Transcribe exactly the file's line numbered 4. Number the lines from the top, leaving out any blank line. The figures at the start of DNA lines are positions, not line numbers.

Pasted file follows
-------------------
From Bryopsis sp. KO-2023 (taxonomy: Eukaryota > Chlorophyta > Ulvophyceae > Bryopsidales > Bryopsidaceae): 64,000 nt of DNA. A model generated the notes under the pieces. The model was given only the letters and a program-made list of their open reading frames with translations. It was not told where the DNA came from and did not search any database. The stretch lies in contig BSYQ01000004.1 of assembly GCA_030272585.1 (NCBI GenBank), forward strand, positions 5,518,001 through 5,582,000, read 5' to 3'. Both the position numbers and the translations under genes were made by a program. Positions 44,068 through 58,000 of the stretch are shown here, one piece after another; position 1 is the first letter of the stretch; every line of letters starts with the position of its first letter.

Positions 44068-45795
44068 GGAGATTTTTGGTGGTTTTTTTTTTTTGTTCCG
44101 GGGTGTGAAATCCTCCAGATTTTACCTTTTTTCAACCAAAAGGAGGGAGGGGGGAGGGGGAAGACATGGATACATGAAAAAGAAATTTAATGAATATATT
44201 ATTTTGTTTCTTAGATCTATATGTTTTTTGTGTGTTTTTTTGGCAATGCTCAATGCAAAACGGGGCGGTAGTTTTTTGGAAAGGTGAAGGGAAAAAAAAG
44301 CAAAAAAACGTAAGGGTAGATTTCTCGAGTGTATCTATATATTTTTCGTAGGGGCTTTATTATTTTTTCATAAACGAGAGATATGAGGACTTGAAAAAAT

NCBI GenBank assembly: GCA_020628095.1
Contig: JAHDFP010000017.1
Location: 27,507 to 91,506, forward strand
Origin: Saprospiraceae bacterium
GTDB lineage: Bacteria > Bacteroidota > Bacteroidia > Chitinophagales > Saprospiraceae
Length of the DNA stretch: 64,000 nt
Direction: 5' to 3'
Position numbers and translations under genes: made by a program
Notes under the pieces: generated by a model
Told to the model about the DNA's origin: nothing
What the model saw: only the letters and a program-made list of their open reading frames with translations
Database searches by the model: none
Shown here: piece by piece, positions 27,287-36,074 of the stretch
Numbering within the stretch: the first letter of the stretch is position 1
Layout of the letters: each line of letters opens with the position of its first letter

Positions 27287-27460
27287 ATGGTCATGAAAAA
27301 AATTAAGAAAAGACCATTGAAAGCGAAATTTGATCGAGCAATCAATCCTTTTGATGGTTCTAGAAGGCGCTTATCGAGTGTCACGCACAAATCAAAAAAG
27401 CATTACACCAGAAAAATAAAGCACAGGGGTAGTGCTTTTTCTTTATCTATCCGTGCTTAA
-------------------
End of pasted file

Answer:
44101 GGGTGTGAAATCCTCCAGATTTTACCTTTTTTCAACCAAAAGGAGGGAGGGGGGAGGGGGAAGACATGGATACATGAAAAAGAAATTTAATGAATATATT